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Anthrax is a bacterial disease of animals, most commonly seen in cattle, sheep and goats. Anthrax is usually transmitted by feed and water contaminated with spores, which can last in soil for many years. The primary sign of anthrax in grazing animals is sudden death, often with bloody discharges. Humans can be affected, usually by infection of open sores when handling infected carcasses, but anthrax can be fatal if the bacteria are ingested or inhaled.

Anthrax is a reportable disease and anyone who suspects animals have anthrax must notify the Department of Primary Industries and Regional Development.

Cause of anthrax

Anthrax is caused by the bacterium Bacillus anthracis, the spores of which can remain viable in soil for up to 50 years and up to 200 years in bones of animals that have died of anthrax. Outbreaks often follow soil disturbance or major weather events such as heavy rain or prolonged drought.

Species affected

Anthrax affects many livestock species including cattle, sheep, horses, pigs and goats. Dogs can also be infected.

Disease spread

In grazing animals, anthrax is usually spread by contact with spores in the soil or on pastures. Spread by direct contact between infected animals or by inhalation is rare.

Diagnosis/what to look for

  • sudden drop in milk production
  • red-stained milk or urine
  • weakness and staggering, rapidly worsening
  • sudden death
  • bloody or tarry discharge from mouth, nose or anus of dead animals
  • colic and/or diarrhoea in horses
  • throat swelling with drowsiness in pigs and dogs.

Contact your local DPIRD veterinary officer immediately if you suspect anthrax. DPIRD veterinarians can access a rapid diagnostic test for anthrax that enables a diagnosis to be made without conducting a post-mortem, which is a very high-risk procedure. The test still requires a blood sample to be taken, a procedure that must be done with appropriate safeguards. For your local DPIRD veterinary contact, see the Livestock Biosecurity contacts page.

Anthrax in humans

Humans can contract anthrax through handling infected animals, carcasses, animal products and wool. Extreme care must be taken when handling animals suspected of dying from anthrax. If you suspect you have been exposed to anthrax, contact your medical practitioner immediately.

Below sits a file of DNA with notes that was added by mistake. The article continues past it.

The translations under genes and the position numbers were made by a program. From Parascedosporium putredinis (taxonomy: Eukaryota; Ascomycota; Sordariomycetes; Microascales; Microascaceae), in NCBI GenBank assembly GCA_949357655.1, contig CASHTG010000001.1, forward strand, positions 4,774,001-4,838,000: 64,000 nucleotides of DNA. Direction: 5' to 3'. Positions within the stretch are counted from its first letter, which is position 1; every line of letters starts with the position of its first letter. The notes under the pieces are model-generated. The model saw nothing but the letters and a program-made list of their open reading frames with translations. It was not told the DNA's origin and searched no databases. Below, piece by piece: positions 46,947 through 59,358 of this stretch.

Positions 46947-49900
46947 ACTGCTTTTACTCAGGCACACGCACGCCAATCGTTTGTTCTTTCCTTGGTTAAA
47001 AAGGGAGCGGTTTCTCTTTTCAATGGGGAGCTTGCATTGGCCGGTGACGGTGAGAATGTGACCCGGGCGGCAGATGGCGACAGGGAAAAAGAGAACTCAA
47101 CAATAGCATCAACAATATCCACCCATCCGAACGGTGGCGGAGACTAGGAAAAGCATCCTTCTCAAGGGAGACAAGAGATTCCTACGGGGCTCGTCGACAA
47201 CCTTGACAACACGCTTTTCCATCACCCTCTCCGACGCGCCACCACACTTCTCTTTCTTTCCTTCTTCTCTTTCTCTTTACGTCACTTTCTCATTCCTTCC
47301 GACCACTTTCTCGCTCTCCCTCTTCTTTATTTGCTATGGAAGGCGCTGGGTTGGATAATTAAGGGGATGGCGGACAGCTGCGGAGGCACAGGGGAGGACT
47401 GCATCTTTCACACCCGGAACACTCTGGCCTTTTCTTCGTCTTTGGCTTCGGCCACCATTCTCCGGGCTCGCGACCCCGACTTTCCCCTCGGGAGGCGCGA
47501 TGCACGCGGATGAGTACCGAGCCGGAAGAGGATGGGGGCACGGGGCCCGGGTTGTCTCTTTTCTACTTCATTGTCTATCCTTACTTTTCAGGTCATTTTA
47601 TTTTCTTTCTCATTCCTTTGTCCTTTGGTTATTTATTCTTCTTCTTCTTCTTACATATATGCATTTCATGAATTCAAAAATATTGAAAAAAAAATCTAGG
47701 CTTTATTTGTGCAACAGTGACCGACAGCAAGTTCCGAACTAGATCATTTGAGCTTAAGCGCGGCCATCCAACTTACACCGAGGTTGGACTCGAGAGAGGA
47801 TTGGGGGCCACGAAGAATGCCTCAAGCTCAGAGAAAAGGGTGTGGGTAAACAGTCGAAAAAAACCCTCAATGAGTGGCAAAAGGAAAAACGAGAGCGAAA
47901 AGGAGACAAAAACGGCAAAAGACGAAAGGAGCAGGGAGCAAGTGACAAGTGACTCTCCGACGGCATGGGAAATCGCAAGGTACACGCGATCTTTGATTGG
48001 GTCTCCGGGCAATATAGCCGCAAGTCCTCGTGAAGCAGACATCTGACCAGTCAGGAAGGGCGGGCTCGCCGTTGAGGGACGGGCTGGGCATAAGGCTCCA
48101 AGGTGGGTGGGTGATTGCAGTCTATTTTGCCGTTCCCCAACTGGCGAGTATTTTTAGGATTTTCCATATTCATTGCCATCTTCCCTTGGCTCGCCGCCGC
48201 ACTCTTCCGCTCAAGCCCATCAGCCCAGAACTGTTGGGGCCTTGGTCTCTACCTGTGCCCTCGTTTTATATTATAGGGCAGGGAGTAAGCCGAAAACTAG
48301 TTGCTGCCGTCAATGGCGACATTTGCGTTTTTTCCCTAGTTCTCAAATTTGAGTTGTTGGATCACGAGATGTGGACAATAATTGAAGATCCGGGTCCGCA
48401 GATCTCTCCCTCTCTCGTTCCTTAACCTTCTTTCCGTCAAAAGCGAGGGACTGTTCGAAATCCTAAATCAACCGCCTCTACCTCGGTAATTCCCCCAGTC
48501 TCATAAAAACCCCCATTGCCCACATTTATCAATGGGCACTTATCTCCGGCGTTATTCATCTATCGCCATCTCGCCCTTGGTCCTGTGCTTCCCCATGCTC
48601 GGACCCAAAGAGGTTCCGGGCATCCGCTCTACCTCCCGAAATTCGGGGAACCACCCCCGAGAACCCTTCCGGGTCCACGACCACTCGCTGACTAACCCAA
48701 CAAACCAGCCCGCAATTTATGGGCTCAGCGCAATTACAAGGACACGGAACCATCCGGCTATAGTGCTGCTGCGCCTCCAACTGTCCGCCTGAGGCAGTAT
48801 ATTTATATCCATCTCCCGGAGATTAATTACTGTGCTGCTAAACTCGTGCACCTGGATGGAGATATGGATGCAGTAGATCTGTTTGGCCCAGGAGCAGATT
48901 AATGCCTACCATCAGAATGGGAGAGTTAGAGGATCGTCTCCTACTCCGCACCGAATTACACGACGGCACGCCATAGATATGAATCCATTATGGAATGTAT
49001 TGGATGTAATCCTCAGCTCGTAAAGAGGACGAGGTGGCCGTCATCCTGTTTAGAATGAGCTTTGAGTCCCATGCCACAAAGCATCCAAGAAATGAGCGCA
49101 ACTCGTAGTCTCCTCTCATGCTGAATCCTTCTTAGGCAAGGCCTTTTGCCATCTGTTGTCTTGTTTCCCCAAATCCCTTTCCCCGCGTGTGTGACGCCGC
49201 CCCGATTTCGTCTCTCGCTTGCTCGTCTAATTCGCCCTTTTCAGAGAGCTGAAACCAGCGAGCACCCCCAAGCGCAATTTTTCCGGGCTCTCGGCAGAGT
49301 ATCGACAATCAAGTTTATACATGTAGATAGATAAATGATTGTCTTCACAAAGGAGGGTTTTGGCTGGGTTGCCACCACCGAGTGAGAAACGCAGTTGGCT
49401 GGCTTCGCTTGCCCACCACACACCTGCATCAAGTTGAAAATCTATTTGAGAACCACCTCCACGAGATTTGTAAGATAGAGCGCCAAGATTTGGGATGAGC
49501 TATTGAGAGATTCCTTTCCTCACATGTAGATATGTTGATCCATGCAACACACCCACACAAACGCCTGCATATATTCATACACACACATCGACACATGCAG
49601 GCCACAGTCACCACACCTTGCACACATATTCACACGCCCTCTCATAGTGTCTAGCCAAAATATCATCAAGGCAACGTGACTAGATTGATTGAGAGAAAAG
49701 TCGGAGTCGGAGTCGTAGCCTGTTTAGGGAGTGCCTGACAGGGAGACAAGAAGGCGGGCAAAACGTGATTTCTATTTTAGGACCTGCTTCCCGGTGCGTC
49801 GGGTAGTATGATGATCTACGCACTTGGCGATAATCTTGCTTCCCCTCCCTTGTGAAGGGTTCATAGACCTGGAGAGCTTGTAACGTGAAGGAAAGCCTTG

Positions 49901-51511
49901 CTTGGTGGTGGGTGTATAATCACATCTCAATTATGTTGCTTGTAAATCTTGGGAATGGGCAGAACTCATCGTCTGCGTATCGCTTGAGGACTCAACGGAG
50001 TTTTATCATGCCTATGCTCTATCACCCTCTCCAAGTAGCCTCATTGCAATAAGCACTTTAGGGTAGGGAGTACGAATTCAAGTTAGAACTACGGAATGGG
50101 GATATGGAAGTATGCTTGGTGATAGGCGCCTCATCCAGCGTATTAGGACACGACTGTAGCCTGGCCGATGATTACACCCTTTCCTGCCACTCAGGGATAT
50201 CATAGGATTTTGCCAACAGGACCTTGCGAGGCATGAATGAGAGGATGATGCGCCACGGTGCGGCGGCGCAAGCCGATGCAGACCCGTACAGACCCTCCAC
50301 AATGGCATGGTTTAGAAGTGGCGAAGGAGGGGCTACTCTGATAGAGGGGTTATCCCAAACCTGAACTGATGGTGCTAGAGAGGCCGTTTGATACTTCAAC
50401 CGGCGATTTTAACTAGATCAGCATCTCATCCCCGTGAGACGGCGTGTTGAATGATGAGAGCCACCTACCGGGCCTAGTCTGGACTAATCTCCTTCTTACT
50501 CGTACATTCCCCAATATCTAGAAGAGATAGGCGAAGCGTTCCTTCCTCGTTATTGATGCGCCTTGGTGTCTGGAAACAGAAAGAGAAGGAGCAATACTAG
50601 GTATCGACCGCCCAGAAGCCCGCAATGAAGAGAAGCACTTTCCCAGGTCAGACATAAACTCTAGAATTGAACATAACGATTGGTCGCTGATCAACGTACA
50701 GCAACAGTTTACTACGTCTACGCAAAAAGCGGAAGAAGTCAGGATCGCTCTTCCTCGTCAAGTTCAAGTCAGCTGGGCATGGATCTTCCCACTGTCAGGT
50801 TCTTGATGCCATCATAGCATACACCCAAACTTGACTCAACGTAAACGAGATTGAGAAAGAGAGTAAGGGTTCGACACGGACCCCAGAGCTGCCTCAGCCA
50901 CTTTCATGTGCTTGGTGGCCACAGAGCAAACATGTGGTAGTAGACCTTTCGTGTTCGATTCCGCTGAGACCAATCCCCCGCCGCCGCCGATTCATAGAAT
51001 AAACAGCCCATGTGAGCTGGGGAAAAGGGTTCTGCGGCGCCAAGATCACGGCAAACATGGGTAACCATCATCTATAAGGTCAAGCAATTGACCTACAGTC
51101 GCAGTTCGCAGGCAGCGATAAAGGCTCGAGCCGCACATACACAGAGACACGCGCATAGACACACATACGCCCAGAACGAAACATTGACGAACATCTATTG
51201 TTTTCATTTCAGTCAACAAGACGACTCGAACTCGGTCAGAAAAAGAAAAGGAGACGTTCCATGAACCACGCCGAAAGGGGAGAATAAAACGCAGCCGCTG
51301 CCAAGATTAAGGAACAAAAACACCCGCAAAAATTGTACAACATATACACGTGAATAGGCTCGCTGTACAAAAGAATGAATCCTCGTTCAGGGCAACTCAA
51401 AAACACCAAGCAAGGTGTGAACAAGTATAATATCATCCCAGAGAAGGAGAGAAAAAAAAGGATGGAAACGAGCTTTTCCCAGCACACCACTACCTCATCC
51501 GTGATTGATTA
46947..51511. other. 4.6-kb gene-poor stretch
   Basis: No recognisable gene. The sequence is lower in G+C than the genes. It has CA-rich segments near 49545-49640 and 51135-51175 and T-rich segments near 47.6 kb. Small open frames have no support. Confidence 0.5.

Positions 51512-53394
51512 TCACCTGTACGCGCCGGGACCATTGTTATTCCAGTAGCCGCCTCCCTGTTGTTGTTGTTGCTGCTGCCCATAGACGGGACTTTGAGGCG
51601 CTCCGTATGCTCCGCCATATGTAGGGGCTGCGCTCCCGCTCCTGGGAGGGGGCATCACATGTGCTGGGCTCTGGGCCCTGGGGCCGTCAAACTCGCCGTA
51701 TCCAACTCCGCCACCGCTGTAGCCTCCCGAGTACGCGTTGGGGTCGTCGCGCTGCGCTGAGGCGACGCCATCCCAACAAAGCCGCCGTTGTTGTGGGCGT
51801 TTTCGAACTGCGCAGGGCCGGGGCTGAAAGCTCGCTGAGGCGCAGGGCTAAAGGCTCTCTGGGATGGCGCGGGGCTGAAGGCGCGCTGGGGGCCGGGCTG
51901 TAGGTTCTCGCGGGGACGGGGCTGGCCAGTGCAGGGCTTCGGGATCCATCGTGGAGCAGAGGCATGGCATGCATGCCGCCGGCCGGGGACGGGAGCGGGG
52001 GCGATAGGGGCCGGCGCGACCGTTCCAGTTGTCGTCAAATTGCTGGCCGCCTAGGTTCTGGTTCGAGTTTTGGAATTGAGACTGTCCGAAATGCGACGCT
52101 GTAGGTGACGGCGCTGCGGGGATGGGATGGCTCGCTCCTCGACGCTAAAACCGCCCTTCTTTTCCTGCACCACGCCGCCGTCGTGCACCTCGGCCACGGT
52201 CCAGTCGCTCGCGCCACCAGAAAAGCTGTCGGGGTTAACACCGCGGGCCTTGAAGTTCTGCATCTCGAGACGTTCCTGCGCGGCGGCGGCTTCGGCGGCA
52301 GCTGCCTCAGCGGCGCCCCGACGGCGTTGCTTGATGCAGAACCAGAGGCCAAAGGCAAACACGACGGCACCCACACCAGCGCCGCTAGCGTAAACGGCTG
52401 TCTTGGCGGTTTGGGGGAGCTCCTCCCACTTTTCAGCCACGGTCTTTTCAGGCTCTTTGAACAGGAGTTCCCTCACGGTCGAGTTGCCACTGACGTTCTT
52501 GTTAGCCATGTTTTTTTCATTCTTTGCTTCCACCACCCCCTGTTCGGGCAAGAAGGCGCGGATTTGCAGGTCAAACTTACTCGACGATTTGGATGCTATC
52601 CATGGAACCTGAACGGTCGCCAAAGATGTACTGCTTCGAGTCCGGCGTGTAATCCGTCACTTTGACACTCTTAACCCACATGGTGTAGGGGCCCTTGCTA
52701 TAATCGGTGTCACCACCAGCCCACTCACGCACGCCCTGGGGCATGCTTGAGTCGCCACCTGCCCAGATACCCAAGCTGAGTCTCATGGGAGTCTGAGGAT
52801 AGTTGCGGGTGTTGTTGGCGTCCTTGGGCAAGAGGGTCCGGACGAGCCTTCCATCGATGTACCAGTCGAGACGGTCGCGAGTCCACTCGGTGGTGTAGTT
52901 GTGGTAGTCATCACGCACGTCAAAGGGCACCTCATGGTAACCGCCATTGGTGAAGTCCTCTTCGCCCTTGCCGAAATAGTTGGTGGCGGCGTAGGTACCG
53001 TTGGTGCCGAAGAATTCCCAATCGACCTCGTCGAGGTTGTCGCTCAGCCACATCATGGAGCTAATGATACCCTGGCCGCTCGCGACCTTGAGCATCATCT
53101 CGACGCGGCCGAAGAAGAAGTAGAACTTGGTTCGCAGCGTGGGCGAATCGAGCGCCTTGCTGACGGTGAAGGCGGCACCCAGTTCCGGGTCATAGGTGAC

WA and Australian outbreaks

Anthrax has only occurred once in WA – in 1994 near Walpole. A total of 31 cattle and one horse died. Many cattle were successfully vaccinated against anthrax.

Outbreaks occasionally occur in Victoria and New South Wales, where cattle are routinely vaccinated in known anthrax-prone areas.

Management/how to treat

Treatment for anthrax is rarely possible as affected animals die quickly. However, high doses of penicillin administered by a veterinarian may be effective in early cases. Vaccination against anthrax is very effective with full protection taking about 10-14 days to develop after administration.

Carcass disposal

To minimise the spread of infective spores, it is vital to dispose of anthrax-affected carcasses correctly. Spore formation only occurs outside the carcass so animals that die from the disease must either be burnt or buried intact. Your DPIRD veterinarian will advise on correct disposal methods.

Report disease signs that look like anthrax

Anthrax is a reportable disease. Signs of disease that look like anthrax, such as sudden death in livestock with bloody discharges, must be reported to a DPIRD veterinary officer (see the Livestock Biosecurity contacts page) or to the Emergency Animal Disease Hotline on 1800 675 888.

Contact information

Sue Skirrow
+61 (0)8 9892 8490